I’ve heard of big ticket purchases, but this one takes the cake. A group of young entrepreneurs named Summit have convinced approximately 50 investors to help them purchase a mountain (yes, a mountain!). The transformation of Powder Mountain in Eden, UT into Summit Eden is now underway.
Who are these entrepreneurs? According toForbes magazine, they are a gang of mostly twenty-something nomads who have run entrepreneur conferences called The Summit Series for the past five years. Saying “conference” might be a little misleading. These events include adventures too, like tagging tiger sharks with scientists or going off 20-foot waterfalls in kayaks. You may even catch Bill Clinton there.
Their goal with Powder Mountain, the largest ski mountain in the United States, is to create a center of culture and innovation: a small community with a big impact. They want to continue to unite thought leaders of today and tomorrow—but this time, the unions will be made on a gorgeously fun mountain that they call home.
Allow them to introduce themselves:
It’s difficult not to notice how every piece of this project is shaped like a Millennial ideal. From concept to design to execution, we can look at Summit Eden as almost a complete embodiment of Generation Y’s principles and values. Here’s how:
Let’s start with one defining positive characteristic of the Millennial generation—the belief that there are no limits. On the Summit Eden website it says, “our capacity to learn and grow is limitless,” and “Summit Eden is a place where a horizon line isn’t a boundary, it’s a beginning.” This is Gen Y’s message and by believing it, they were able to purchase a 10,000-acre mountain!
Which leads us to another Millennial characteristic—confidence. Coming up with a plan like this and approaching investors about it certainly takes confidence. One might even guess that if the idea to “buy an entire mountain in Utah” came up in a meeting, it would be dismissed with a “yeah, you wish.” Summit Group was confident enough to present their vision, large as it was, and ask for the support they needed to make it happen.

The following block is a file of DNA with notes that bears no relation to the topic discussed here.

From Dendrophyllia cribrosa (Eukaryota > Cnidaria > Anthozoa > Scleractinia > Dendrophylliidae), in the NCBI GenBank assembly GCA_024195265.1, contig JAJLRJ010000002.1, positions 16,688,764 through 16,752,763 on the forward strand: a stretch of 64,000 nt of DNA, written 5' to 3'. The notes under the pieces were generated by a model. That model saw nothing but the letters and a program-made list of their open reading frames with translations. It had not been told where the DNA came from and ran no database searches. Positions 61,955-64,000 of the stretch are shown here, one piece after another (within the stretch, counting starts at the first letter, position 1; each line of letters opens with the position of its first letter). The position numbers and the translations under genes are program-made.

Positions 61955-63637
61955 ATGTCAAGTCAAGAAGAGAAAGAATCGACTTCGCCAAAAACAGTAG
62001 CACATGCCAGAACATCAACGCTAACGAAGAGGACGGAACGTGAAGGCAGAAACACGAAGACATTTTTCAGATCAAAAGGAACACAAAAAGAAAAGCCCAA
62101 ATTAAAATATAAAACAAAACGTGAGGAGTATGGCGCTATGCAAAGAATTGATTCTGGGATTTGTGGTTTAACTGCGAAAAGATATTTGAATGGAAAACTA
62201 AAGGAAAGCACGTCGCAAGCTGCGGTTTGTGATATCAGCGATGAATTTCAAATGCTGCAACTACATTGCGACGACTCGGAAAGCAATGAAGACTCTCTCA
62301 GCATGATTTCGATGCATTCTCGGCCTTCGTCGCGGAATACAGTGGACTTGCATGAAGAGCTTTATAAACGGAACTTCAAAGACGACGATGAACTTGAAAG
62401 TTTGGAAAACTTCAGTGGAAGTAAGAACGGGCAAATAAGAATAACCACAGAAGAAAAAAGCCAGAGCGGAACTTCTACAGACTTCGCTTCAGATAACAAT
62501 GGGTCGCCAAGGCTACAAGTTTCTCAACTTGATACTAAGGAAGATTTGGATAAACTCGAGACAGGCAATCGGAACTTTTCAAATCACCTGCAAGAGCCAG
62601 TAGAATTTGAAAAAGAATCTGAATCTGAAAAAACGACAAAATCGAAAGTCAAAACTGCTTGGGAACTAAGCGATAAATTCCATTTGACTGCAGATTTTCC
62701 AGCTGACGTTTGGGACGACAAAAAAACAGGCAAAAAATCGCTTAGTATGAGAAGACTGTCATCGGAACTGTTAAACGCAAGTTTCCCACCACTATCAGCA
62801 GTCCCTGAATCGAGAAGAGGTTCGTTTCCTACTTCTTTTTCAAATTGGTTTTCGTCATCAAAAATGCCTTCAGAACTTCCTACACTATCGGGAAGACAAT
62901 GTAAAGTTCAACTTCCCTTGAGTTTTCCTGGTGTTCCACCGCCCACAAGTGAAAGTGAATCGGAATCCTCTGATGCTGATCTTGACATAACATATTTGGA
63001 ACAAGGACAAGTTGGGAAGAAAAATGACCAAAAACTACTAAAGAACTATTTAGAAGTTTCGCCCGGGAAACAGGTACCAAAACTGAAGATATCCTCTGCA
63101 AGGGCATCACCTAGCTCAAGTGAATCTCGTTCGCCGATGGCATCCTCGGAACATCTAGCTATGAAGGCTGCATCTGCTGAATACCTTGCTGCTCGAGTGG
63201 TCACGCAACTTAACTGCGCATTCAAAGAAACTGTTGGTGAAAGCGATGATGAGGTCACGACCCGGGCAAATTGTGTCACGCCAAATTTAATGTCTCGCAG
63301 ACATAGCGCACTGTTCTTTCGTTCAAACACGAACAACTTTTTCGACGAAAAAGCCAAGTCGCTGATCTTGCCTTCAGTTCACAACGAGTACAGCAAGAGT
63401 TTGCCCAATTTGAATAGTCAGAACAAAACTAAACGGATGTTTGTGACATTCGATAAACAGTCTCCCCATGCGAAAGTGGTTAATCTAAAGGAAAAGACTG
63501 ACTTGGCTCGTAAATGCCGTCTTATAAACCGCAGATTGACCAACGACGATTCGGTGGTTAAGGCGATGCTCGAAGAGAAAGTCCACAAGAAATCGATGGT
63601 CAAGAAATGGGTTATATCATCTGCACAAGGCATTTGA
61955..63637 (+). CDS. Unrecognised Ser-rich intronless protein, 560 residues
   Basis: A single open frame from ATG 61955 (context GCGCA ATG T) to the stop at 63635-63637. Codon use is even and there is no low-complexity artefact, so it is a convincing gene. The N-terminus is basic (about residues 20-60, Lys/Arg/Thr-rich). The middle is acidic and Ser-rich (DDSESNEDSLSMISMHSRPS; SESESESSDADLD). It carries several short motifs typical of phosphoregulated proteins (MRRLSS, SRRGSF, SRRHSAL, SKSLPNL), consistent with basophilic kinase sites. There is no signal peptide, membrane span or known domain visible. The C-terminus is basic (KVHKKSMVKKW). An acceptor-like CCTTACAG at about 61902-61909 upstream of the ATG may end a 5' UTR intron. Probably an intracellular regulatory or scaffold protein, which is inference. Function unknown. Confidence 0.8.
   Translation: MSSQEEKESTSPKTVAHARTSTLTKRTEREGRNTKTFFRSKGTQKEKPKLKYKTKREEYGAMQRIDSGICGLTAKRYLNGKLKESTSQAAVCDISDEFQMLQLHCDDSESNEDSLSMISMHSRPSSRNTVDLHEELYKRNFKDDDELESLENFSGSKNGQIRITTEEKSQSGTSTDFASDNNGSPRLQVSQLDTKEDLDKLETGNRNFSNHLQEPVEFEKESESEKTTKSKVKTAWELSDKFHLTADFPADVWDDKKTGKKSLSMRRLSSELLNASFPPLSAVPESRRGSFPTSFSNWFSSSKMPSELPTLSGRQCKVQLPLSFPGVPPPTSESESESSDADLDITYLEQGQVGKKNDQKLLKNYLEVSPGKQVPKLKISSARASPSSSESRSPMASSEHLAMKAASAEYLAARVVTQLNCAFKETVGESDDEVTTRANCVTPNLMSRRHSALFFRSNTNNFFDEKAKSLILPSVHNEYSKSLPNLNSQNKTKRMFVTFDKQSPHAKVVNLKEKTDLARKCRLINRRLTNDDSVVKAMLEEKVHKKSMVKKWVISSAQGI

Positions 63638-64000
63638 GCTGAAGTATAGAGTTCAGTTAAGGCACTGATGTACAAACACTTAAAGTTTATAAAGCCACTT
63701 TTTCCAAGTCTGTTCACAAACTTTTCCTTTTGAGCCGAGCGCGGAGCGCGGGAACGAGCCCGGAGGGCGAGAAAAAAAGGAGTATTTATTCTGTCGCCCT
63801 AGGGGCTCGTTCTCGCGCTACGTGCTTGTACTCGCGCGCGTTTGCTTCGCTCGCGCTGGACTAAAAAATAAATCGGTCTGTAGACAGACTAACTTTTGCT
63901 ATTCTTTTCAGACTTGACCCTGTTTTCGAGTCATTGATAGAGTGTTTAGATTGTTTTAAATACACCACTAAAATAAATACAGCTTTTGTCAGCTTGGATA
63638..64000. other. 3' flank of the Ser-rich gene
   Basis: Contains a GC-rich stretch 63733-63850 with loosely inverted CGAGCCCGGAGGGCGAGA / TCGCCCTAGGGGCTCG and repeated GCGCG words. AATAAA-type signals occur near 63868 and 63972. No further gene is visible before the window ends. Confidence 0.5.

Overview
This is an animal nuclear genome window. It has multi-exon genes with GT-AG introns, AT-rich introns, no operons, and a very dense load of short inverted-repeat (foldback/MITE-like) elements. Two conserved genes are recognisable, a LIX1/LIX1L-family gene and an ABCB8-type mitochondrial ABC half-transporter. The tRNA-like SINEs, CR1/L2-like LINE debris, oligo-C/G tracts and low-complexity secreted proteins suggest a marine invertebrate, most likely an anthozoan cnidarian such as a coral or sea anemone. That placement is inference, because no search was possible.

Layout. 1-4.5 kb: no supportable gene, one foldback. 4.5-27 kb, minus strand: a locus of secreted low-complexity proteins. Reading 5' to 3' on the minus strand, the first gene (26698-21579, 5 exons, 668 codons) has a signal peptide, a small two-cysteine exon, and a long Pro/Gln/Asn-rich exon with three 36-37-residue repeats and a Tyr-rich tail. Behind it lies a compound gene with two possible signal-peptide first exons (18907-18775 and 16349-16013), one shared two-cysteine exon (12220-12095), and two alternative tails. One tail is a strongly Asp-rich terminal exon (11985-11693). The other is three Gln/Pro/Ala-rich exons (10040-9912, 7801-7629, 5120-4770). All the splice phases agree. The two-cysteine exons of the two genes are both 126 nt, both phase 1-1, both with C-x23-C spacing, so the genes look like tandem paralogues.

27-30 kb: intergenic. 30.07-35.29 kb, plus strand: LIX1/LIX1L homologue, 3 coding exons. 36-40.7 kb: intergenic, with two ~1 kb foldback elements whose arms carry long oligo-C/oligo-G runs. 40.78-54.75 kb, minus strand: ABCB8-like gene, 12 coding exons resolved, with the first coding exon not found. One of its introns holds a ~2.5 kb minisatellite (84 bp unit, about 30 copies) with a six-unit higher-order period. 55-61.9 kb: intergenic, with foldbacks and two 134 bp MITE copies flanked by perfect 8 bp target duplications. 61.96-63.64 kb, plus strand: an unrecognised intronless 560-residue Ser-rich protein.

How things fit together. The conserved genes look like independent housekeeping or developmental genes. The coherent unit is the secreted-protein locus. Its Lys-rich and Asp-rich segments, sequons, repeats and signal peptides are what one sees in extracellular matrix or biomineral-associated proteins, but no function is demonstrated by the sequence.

How else is Summit Eden so perfectly Millennial? How about the importance of work/life balance, the desire to contribute to something bigger and heightened environmental and social consciousness? In their own words, “It’s a place to learn, explore, and relax. A place to grow friendships and family and community.“ They’ve also raised 70K for local nonprofits in their new county. It doesn’t take explaining to see this project meets all of those objectives, and then some.
Another key millennial characteristic, particularly apparent in business, is the desire to collaborate. Their homepage says, “It’s a new kind of neighborhood, where friends, family, and the leaders of today and tomorrow gather in an environment created to catalyze personal and collective growth.” They’ve definitely taken collaboration to the next level by creating a collaborative community.
Generation Y has been said to be less materialistic than others. They don’t trust big brands and they are conscious of the social impact their purchasing decisions hold. Senator Mike Lee is quoted as saying, “Summit shares Utah’s business vision – it is not just about making a dollar, it is about making a difference for communities and the people who live there.”
It turns out the previous owners of Powder Mountain had plans for thousands of housing units and hotels. So vast were their plans that the housing would have covered two counties. These owners no doubt saw dollar signs, and a lot of them. Summit Group is more interested in preserving the natural beauty of the mountain, improving the surrounding communities and doing things the right way. With 500 home sites planned, a village core of comparable scale, and boutique lodging and amenities, they are not capping out their capital gain potential. It’s not as important to them as the community they intend to build and the world changing ideas that will spawn from that community.
Elise Hu of NPR says, “Spending time with Summit can feel like being at summer camp for grown-ups — the highly produced convenings mix serious talks with ideas and adventure. It’s like Davos for Millennials.”
What do you think– would you go to this Davos for Millenials? Have you heard of other projects like this? Let me know! Leave me a comment below or send me an email.